Democrats in Congress have reached a deal with the White House to approve a new North American trade pact.
House Speaker Nancy Pelosi said the new agreement would have tougher labour and environmental rules.
She declared it "infinitely better" than the deal the White House reached with Mexico and Canada last year.
US President Donald Trump, who had accused Democrats of holding up the treaty, also declared victory.
The pact will be "the best and most important trade deal ever made by the USA. Good for everybody - Farmers, Manufacturers, Energy, Union - tremendous support," he tweeted.
The US-Mexico-Canada Agreement (USMCA) is set to replace the 1994 North American Free Trade Agreement (Nafta), which Mr Trump and Democrats have blamed for speeding the decline of US manufacturing.
Mr Trump launched talks for "Nafta 2.0" in 2017. Negotiators from the US, Mexico and Canada reached a deal last year, but it needed to be approved by lawmakers in the three countries to move forward.
Democrats in the US, who control the House of Representatives, were pushing for changes to strengthen enforcement of labour and environmental rules, and provide more flexibility governing drug pricing.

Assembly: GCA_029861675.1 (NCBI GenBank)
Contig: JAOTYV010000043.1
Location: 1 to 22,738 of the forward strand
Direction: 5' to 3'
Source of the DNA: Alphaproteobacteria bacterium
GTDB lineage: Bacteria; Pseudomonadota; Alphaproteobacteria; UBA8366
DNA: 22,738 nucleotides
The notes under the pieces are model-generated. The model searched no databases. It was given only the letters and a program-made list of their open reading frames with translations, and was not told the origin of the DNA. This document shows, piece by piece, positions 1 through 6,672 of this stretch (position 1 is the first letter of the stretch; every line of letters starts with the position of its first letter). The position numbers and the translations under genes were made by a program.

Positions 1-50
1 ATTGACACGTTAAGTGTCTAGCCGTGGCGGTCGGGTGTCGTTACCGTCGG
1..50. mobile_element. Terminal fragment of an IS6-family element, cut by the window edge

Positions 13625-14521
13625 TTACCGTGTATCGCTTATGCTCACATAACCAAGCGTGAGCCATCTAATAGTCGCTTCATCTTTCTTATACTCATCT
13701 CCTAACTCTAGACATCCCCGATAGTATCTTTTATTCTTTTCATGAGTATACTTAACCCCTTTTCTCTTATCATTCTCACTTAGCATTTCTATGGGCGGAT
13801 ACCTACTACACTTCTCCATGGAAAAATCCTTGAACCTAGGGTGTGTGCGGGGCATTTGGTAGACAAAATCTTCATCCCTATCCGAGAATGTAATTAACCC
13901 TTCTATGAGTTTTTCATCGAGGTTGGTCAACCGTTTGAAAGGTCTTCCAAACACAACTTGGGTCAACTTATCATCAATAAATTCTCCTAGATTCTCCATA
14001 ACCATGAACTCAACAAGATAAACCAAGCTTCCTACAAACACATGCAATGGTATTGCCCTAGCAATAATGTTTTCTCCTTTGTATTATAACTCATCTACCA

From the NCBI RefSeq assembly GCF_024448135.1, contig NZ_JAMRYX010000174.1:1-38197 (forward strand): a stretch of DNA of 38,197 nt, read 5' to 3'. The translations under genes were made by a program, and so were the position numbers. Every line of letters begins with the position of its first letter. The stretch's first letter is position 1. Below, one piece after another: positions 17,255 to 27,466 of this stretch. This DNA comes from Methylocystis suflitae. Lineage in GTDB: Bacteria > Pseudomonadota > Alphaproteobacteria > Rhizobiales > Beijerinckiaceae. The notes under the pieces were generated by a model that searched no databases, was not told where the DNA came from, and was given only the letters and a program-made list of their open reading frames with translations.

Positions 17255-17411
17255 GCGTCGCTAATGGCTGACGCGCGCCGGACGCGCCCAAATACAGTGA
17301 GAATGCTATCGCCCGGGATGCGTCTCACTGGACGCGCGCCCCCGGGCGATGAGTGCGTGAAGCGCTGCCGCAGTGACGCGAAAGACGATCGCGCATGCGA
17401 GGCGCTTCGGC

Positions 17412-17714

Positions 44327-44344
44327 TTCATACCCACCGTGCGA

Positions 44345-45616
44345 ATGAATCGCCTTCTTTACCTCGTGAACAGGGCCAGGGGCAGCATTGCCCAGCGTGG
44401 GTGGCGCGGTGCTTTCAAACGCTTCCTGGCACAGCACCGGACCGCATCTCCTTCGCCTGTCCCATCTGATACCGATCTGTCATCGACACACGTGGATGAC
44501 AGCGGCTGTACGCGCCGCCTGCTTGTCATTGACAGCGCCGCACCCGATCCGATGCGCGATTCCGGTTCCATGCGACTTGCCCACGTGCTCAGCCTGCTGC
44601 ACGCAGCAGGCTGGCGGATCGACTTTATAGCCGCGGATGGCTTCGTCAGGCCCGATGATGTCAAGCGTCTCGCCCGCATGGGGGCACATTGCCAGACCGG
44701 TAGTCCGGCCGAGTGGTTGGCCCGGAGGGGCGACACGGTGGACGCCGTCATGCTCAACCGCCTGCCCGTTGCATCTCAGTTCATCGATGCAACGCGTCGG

With the changes, they said they were now willing to support the agreement in a vote.
"There is no question, of course, that this trade agreement is much better than Nafta but... it is infinitely better than what was initially proposed by the administration," Ms Pelosi said.
Mexico's President, Andres Manuel Lopez Obrador, said representatives would sign an amended pact in Mexico on Tuesday.
The US business community said news that the deal with two of America's biggest trade partners would move forward was a relief and urged Congress to bring it to a vote quickly.
"Farmers have been struggling in the face of bad weather and unpredictable trade policy," said Angela Hofmann, co-executive director of the lobby group, Farmers for Free Trade.
"Passing USMCA will guarantee that our farmers' closest and most important markets, will remain free from tariffs and red tape."